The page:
3. Submerge de-kerneled cobs in heating water, add bay leaves, thyme and salt and bring to a boil. Reduce heat, cover and allow to simmer for 1-2 hours. Remove from heat, and let sit until tomorrow.

Day two, you’ll want to have:

  • 1-2 tablespoons butter
  • 1-2 onions, minced
  • 2-4 cloves of garlic, minced
  • 2-3 potatoes, cut into small cubes (again, ideally organically grown, which allows you to skip peeling them and include the peel which is full of fiber and nutrients otherwise lost)
  • small handful of fresh herbs: oregano, basil, thyme (or substitute with smaller amounts of dried, if fresh is not available)
  • 1 cup half & half
  • salt and pepper
  • fresh parsley
  1. Heat butter in large skillet and sauté onions. Add garlic when onions are soft, translucent and thoroughly limp, and cook for another 2-3 minutes.
  2. Meanwhile, remove cobs and bay leaves from the corn stock.  Add contents of skillet, potatoes and herbs to stock.  Bring to a boil, turn down heat and allow to simmer for 15-20 minutes.
  3. Remove from heat, add half & half, and fresh corn kernels. Adjust flavor with salt and pepper to taste.
  4. Serve with a garnish of snipped parsley.

corn chowder - top view

Corn is ubiquitous in our modern world with all the corn oil, cornmeal, corn starch, and high fructose corn syrup in processed foods, and the vast quantities we grow for animal feed and ethanol, and yet the very satisfying, sweet-savory, juice-spraying, floss-requiring, face-and-hands eating experience of gnawing the kernels off the cob is, for most, only a special short season treat.  This is when we get to savor zea mays at its best, and as a vegetable.  Corn is a food which wears many hats (grass, grain, flour, oil, sweetener, gasoline, even compostable forms of plastic) but it is the plant’s vegetable hat (making up less than one percent of all the corn grown in the US) that is saluted in this chowder.

Nutritionally, corn is a good source of antioxidants, fiber, folic acid, vitamin C, vitamin B3, vitamin B5, magnesium, iron and plant protein. Organically grown corn will generally offer more nutrients than non-organic.

Once you locate a good source for fresh, sweet and juicy corn, and get in the rhythm of shucking and cutting off the kernels, you may want to earmark a full day to do only this, make large pots of corn stock and freeze corn kernels. Corn can be frozen either on or off the cob. Amount of available time in late summer/early fall, and/or amount of available freezer space may make the decision easier.  The Pick Your Own website gives clear directions (with pictures) for both methods. With your own frozen corn in the freezer, you can recreate this soup throughout the year and bring back one of the quintessential flavors of summer whenever you need to be warmed by it.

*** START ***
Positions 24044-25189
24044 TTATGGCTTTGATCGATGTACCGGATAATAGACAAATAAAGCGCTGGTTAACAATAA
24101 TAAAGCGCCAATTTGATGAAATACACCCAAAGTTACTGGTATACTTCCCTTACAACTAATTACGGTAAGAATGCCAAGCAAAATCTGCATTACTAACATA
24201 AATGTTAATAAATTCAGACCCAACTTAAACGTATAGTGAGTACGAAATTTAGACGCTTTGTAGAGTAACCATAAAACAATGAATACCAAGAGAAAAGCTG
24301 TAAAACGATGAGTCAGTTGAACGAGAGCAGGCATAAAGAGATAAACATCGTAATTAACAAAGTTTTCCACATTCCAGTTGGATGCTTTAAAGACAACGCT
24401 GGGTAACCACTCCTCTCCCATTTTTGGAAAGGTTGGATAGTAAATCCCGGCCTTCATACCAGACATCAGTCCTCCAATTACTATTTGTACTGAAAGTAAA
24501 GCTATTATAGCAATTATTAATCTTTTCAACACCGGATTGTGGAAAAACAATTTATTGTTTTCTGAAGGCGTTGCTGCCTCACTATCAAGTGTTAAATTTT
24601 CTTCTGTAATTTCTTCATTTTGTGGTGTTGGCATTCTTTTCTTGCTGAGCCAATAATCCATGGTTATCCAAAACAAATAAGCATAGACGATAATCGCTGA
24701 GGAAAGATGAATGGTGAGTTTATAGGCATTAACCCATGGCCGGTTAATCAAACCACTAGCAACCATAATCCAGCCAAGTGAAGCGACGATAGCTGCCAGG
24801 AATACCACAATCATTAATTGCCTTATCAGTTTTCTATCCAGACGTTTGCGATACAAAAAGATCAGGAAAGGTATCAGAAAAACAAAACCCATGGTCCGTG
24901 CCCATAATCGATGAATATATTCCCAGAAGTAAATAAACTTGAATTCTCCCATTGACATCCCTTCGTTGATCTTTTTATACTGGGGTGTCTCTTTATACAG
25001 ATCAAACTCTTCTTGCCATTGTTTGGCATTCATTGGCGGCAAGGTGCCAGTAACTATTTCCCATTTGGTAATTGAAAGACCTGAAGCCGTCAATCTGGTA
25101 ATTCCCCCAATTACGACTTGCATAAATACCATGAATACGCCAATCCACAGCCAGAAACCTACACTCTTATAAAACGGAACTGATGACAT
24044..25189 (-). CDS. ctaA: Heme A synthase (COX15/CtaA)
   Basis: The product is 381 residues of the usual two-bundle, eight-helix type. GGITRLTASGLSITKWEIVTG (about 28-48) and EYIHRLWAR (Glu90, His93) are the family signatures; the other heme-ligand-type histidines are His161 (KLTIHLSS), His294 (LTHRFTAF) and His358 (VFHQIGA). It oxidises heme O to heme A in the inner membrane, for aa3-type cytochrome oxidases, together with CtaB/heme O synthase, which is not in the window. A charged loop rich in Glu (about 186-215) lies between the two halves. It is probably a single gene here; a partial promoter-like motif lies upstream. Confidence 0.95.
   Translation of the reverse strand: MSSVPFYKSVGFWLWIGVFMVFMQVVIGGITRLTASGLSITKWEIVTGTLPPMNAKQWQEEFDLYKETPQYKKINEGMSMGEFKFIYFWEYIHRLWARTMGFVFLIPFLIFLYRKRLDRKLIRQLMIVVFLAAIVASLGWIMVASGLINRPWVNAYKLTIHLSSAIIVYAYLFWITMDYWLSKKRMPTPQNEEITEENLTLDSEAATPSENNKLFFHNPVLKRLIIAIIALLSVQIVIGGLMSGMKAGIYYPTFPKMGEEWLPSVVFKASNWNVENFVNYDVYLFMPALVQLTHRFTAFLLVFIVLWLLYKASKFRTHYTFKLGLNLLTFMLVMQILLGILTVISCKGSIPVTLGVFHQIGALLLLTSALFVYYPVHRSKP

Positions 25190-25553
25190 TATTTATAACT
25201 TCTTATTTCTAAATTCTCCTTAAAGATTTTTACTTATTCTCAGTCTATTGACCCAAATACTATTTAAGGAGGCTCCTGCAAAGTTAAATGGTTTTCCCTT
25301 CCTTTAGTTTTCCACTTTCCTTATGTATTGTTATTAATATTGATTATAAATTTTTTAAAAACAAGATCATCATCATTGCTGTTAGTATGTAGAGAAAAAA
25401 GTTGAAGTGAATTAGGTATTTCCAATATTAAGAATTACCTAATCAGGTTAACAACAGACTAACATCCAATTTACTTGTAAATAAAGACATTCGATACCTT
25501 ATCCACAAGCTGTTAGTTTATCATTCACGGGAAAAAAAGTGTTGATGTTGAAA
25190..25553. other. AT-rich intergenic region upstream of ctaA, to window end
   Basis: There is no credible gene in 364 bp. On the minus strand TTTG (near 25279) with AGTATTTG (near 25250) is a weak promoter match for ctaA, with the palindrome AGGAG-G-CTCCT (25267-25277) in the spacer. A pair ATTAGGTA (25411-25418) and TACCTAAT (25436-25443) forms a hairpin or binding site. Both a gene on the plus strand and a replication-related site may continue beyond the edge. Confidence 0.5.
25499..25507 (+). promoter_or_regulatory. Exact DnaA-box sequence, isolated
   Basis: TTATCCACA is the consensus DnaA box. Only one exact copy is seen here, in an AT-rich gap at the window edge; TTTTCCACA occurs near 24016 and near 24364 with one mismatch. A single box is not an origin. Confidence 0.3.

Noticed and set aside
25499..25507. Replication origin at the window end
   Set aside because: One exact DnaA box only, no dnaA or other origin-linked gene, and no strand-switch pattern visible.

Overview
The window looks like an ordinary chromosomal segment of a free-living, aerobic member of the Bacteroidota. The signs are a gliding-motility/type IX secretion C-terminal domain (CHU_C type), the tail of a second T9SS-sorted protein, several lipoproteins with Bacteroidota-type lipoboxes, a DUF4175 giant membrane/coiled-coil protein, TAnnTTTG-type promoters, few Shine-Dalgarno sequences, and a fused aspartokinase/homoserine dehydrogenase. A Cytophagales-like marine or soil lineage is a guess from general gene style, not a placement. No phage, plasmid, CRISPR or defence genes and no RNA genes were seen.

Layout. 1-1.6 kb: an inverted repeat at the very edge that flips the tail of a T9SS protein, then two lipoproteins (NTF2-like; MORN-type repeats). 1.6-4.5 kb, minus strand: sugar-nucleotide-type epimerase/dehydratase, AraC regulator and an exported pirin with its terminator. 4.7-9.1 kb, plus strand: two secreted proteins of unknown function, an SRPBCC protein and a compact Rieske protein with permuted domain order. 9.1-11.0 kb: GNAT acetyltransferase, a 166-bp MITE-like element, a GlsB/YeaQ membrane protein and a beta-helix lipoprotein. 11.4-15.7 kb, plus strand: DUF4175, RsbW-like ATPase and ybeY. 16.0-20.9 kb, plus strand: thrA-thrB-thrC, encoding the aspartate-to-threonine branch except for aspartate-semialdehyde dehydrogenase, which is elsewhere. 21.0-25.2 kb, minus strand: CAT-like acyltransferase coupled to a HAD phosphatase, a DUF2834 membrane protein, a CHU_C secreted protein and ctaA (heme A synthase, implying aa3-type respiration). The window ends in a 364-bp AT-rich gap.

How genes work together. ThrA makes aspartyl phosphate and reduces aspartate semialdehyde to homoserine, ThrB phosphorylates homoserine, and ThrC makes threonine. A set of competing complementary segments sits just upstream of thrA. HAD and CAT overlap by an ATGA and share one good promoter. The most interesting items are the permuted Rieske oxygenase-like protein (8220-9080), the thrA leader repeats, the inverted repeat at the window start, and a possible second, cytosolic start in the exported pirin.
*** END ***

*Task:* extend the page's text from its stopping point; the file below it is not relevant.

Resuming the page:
Switching to Switchel

Switchel with lemon

It’s time to bring in the hay.  Not something I am directly involved in, but see happening all around me and am impressed by the long days the haymakers put in.  Something exceptionally energizing must be fueling this operation…

Making hay

As it turns out, haymaking has its own energy drink, or at least, traditionally it did. Switchel has been reached for on hot August afternoons for more than a hundred years in these parts. It is possible that this undeniably refreshing drink made from cold well water, sweet maple syrup, electrolyte-filled molasses and energizing apple cider vinegar, traces its roots back to a similar drink enjoyed in Hippocrates’ day. Oxymel was a medicinal mixture of water, honey and vinegar.  Apparently, we’ve been drinking vinegar for a good long time.

A few years ago my daughter attended a summer camp at Shelburne Museum, called “A week in 1795.” She introduced me to Switchel with the following recipe:

  • 1 cup apple cider vinegar
  • 1/2 cup molasses
  • 1/2 cup maple syrup
  • 1 tablespoon grated ginger
  • water, to taste

Combine the vinegar, molasses, maple syrup and ginger in a bowl. Vinegar mixture serves as a concentrate. Combine with water in a glass or pitcher to taste.

I like to make it with seltzer water (store-bought, or made from tap water with the help of a counter-top SodaStream soda maker) for an sparkly effervescent libation.  For the highest nutritional value, I would recommend using raw apple cider vinegar, blackstrap molasses, and grade B maple syrup.  If you want to substitute honey for maple syrup, look for raw (unfiltered and unheated) locally harvested honey as your healthiest option.

switchel front

With an interest in keeping traditional foods alive, the Vermont Switchel Co has emerged on the real food scene. If you are Vermont, make sure to look for her ready-made bottles of switchel on more and more grocery and general store shelves, and on YourFarmstand.com. Her website includes in-depth nutritional information as well as recipes in which to use switchel.

Switchel above

If you’re inspired to mix up a batch of your own, I’ll leave you with another recipe. Today, on a glorious August day, I’ll raise a glass to Scott Nearing (who would have been 130 years old!), and all the back-to-the-land, homesteading, traditional customs and foodways he honored, practiced and wrote about.  Therefore, from his wife’s cookbook Simple Food for the Good Life: Random Acts of Cooking and Pithy Quotations (Good Life Series) here is the Nearing’s Switchel Recipe:

  • 1 quart cold water
  • 1/2 cup honey
  • 1/4 cup vinegar
  • 1/2 cup molasses
  • 1/2 teaspoon powdered ginger

Stir up together and dilute to taste with more cold water. A pinch of baking soda will make it foam up like beer or ginger ale.

Either recipe can be tailored to taste (more or less ginger, maybe a slice of lemon, or a pinch of nutmeg, etc) without skimping on the real food refreshment.  It’s an easy-to-make replacement for expensive, mass-produced and increasingly worrisome (including, – yikes! – death!!) commercial “energy drinks.”

Keep it simple and safe, staying cool and hydrated with real food and water.